PRINT March 2013


Rodney Ascher’s Room 237

Rodney Ascher, Room 237, 2012, digital video, color and black-and-white, sound, 102 minutes. Clip from Stanley Kubrick’s The Shining, 1980.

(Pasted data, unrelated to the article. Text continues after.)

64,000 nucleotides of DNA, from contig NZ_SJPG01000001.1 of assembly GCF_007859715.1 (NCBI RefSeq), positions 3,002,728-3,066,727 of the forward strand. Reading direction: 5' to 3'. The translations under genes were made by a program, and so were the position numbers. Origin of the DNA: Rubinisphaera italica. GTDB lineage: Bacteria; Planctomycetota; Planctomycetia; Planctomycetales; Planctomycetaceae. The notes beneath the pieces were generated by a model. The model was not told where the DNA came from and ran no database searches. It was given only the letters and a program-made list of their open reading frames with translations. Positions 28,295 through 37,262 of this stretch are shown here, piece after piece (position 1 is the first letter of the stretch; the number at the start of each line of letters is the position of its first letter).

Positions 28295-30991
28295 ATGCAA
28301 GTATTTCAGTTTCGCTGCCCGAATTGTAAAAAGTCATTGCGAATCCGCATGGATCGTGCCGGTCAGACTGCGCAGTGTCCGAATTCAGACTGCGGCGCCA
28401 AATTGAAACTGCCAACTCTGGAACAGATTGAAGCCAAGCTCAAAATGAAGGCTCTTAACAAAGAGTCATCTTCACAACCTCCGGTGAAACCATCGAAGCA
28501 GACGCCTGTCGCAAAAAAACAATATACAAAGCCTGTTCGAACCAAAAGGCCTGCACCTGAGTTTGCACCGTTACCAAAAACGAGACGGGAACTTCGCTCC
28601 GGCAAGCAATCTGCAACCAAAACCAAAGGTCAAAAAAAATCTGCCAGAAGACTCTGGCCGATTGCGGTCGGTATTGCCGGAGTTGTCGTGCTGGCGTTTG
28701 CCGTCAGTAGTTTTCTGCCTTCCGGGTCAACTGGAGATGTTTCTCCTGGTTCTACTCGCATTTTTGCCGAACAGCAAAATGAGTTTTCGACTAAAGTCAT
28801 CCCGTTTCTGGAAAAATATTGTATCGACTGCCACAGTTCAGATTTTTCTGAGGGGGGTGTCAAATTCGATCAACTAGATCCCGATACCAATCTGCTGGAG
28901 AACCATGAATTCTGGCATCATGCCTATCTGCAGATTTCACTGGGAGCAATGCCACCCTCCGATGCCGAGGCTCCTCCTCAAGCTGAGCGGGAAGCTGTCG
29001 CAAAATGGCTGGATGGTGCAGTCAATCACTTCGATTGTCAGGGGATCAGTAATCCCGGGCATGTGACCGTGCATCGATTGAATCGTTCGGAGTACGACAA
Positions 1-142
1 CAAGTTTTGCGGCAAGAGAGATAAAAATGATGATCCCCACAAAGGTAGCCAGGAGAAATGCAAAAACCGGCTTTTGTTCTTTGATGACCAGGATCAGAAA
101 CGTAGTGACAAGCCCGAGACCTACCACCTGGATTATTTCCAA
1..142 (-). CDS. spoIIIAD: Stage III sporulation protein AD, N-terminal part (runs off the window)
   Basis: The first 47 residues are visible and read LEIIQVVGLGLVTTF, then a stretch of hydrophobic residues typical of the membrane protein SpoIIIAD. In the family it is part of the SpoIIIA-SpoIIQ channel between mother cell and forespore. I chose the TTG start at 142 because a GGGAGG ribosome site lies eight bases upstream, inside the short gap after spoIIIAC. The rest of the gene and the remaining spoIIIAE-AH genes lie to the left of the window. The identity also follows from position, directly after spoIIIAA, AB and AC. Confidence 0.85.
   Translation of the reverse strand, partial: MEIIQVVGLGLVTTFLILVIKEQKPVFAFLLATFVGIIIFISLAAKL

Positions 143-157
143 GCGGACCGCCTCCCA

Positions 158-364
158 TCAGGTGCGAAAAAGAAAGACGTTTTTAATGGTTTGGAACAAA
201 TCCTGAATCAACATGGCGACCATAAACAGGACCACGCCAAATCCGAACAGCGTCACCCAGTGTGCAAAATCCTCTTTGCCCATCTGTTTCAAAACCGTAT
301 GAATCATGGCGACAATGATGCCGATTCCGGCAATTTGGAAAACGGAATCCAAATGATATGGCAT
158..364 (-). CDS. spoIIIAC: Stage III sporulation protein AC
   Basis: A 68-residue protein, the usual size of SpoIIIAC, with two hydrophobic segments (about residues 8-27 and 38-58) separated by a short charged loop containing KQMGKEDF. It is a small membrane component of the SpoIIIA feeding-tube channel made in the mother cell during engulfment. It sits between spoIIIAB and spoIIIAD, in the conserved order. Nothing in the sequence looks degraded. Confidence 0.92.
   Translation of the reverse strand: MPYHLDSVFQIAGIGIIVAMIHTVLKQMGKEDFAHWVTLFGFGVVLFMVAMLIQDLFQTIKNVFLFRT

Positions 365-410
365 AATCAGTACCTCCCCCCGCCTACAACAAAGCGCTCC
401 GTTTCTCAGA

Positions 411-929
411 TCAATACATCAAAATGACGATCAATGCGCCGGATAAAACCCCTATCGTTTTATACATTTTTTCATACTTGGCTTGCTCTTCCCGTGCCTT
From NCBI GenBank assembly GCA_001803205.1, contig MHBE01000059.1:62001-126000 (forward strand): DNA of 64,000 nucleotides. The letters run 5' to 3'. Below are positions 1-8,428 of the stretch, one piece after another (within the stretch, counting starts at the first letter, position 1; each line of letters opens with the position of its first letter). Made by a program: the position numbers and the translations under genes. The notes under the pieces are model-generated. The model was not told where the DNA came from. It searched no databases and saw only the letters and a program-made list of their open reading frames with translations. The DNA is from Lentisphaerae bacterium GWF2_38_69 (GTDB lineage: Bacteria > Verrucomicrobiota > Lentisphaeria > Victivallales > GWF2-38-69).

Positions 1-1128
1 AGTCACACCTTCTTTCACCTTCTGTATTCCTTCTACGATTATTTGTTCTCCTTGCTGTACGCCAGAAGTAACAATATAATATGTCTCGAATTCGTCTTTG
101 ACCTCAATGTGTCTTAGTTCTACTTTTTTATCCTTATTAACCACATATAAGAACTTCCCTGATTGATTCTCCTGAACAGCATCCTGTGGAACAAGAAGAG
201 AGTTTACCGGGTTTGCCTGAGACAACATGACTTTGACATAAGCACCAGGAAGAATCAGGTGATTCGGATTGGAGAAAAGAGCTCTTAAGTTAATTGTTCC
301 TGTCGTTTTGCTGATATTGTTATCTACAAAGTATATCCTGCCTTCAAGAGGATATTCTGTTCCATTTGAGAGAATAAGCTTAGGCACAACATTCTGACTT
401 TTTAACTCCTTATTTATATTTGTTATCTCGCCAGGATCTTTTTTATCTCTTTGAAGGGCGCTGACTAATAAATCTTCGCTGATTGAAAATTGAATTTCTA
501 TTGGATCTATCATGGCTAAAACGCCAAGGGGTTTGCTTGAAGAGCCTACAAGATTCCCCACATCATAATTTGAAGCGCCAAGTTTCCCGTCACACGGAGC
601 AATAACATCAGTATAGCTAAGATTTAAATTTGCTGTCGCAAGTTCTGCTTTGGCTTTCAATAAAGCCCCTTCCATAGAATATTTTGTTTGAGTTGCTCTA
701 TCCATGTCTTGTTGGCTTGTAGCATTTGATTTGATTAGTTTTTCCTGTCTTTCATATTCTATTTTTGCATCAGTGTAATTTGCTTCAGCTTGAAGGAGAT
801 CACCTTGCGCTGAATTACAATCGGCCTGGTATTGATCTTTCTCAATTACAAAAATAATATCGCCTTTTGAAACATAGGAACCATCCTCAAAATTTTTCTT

BY SO MANY MEASURES, Room 237 is a diminutive film. Directed by Rodney Ascher (reputed for his 2010 short, S from Hell), it is restricted in scope to the interwoven commentaries of five devotees of Stanley Kubrick’s 1980 classic, The Shining, whose day jobs range from ABC correspondent (Bill Blakemore) and history professor (Geoffrey Cocks) to experimental musician (John Fell Ryan), playwright (Juli Kearns), and professional “conspiracy hunter” (Jay Weidner). The remarks of these aficionados are laid over corresponding clips from Kubrick’s film, in addition to occasional passages from the director’s other works and pertinent media footage from the beginning of the twentieth century on. Collectively, the perspectives voiced in Room 237 are rambling and disheveled, regularly shuttling from personal epiphanies experienced when first watching the film to obsessive ruminations across the decades about The Shining’s hidden meanings, overlooked idiosyncrasies, and, finally, rightful place as an artistic touchstone transcending the commercialism of its populist genre. In a film ostensibly intending to deconstruct a work by modern-day cinema’s most notoriously meticulous maker, one person’s scholarly analysis can give way to another’s midnight-movie munchies in the flash of a single frame.